Donald just released his latest album, Must Be Funny, on Related Records. It’s got songs about how aliens built the moon and it has penises on the cover and it’s awesome. You can stream the whole thing over on Bandcamp and buy it for five bucks if you’re awesome, too. Here’s one of our favorite tracks:

To get more of the full Space Alien Donald story, this documentary, made by one of the residents of Funny World (yeah, people live there, too), tells you all you need to know:

Big thanks to Kai of Toxic Chicken for introducing us to Space Alien Donald’s weirdness.

Links:

Weird of the Day: ZX Electric, “Altered States”

ZX Electric

A gentleman by the name of John Wedge dropped a band from Liverpool called ZX Electric into our inbox over the weekend, and we’re definitely intrigued by their lo-fi, retro sound and especially the strangled, haunted voice of their lead singer, Ben Mawdsley. They have two albums up on Bandcamp called Obsolete (posted May 2013) and Fixed Unknown (posted January 2014). At first, because of the music’s sparse, no wave vibe and squiggly, analog synths, we thought they might be reissues—especially when we found one of the band’s YouTube videos and it was tagged “rare post punk obscure 1981.” But we’re pretty sure they’re contemporary.

Here’s a track from Fixed Unknown, “Altered States.” To quote Julian Cope, who’s a fan: “Kiddies, this artist deploys enormous emptiness as part of his major musical arsenal, occasionally tearing at the heartstrings with hoary chord sequences and anguished vocals so appallingly pained that, veritably, it maketh me want to rend my own garments.” What he said!

You can hear more of ZX Electric’s desolate ditties on Bandcamp.

Bloody Death Skull

Bloody Death Skull

Sometimes we get so excited that people in Poland or Brazil or South Africa are reading our blog that we neglect the weirdness in our own backyard. Yep, Los Angeles is a city full of freaks, contrary to the image most of y’all probably have in your heads of tanned, wannabe actors rollerblading between juice bars and Pilates classes (we have those, too, but no one here cares about them). And in their own, adorable way, Bloody Death Skull are as freaky as they come.

Musically, BDS aren’t all that weird, at least not in a hit-you-over-the-head way. Their songs are shaggy and shambling and cutened up by head Skull Daiana Feuer’s jangling ukulele and guileless, girlish vocals. Lyrically they can get pretty dark, with songs about death and prostitutes and drowning Mormons in swimming pools, but the grim subject matter is always served up with a wink. (Actually, depending on your point of view, I guess a song about drowning Mormons in swimming pools could be right up there with Pharrell’s “Happy.”) They cover lots of old murder ballads and doo wop love songs, which makes sense, and Ying Yang Twins, which doesn’t, but somehow works anyway.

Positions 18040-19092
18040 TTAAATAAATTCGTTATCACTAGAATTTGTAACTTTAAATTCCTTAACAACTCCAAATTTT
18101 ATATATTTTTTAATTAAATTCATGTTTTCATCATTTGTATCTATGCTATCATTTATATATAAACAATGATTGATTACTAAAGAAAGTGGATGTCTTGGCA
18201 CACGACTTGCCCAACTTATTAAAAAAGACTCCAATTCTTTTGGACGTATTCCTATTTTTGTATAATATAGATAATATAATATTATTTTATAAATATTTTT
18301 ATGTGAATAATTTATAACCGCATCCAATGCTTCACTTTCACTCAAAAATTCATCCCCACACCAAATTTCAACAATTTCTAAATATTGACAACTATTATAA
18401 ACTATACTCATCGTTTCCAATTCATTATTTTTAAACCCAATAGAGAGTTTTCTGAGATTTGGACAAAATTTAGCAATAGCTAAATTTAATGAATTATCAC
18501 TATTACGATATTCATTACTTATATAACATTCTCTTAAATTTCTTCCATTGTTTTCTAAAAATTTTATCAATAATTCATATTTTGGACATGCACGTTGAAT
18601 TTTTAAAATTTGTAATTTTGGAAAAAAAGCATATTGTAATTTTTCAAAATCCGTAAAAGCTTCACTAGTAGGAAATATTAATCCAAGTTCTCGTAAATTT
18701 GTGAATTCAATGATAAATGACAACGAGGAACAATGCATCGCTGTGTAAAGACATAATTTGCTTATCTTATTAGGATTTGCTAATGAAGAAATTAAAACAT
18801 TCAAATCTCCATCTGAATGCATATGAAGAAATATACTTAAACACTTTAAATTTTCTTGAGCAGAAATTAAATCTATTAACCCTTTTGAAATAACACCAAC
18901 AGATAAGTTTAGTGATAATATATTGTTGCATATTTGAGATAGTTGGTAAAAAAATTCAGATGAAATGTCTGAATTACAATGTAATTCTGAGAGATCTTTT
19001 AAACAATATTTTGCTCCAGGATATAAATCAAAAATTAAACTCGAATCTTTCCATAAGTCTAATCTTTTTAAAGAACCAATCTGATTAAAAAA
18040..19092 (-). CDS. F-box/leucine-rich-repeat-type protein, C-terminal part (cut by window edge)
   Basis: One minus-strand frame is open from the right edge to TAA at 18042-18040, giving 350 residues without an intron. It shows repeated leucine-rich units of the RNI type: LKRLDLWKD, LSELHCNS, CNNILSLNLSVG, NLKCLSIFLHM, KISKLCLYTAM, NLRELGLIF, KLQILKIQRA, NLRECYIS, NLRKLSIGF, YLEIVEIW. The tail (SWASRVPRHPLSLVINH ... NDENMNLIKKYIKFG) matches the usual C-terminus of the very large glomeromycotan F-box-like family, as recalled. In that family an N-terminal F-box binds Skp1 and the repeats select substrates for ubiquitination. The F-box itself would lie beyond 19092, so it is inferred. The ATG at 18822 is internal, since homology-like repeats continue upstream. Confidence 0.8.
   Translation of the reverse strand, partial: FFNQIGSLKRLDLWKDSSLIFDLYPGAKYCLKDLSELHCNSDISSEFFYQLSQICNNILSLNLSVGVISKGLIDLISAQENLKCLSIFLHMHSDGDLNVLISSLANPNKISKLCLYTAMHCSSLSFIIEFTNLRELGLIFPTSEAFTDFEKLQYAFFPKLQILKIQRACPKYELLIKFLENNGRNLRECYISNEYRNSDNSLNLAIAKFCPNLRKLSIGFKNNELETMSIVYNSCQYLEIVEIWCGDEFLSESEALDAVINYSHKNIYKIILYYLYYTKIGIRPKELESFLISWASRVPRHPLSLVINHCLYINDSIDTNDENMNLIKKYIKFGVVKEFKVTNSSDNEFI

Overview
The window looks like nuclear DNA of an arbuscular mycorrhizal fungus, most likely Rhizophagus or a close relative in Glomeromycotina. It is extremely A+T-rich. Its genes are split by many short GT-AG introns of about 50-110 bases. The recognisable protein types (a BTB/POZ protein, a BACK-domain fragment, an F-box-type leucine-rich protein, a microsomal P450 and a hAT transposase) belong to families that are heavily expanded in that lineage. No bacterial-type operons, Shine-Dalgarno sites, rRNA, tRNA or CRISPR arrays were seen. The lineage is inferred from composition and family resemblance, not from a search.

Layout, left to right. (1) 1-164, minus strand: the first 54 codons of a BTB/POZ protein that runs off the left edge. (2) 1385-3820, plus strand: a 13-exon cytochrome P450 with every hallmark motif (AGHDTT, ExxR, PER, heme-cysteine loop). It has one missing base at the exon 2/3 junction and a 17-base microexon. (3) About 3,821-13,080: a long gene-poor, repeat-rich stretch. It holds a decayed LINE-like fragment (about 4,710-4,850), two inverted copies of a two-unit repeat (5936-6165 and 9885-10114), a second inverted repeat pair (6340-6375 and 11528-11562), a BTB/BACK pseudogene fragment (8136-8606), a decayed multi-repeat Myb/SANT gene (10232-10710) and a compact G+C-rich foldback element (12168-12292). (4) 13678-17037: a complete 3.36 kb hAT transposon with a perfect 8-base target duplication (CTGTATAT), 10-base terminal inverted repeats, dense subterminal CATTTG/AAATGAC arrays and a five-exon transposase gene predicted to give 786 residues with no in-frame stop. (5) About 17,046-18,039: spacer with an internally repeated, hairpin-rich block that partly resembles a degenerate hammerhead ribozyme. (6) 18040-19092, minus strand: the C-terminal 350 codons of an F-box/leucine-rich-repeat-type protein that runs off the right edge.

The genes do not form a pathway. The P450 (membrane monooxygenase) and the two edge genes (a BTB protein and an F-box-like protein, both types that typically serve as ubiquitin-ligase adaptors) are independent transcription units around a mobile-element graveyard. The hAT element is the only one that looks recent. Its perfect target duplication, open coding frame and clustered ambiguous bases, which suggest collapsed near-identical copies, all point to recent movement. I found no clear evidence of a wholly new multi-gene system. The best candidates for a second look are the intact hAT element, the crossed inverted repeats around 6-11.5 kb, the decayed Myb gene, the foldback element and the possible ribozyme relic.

Their live shows delight in the unexpected. They plays shows at strip clubs and former zoo animal enclosures. They dress up in elaborate costumes with inscrutable themes. When I saw them opening for Bob Log III, the theme was “things you might encounter in the forest,” which in Bloody Death Skull’s world includes alien princesses, soldiers in gas masks and a woman in a head-to-toe burqa representing “darkness.”

They have four core members—besides Feuer, there’s Donna Suppipat, Beth McSelf and Gerard Olson—but their live incarnation can have as many as 10 people onstage, many of them sitting cross-legged on the floor surrounded by xylophones and toy pianos and various things to bang on. The effect is both childlike and somehow psychedelic—by which I mean, they kinda look and sound like a bunch of people on heavy doses of psychedelics. Like, “Mind if I sit? ‘Cause my legs seem to have stopped working” doses.

(For the record: I’m pretty sure no one in the band is actually high. When they were done with their Bob Log III opening set, they all stood up and left the stage in a very orderly fashion, fastidiously picking up their giant collection of instruments as they went. But they sure do a convincing job of seeming out of their gourds during their set—except Feuer, who presides over the chaos with the wry charm and patience of a den mother for a particularly low-functioning Girl Scout troop.)

I’ve done as much as I can to explain the weirdness and adorableness of Bloody Death Skull without showing you some videos, so here they are. First up: a sweet desert murder lullaby called “Psycho,” starring a ravenous tiger/panda. I believe the technical term for such a hybrid creature is “tiganda.”

Next, here’s a little taste of their live show. They did not have the tap dancer when I saw them, but they did have a Theremin. They like to mix it up.

And finally, the video that is quite possibly their masterpiece (at least so far): “Girls Like You,” which uses stop-motion Barbies to tell a heartwarming tale about prostitutes and the non-prostitutes who love them.

Links: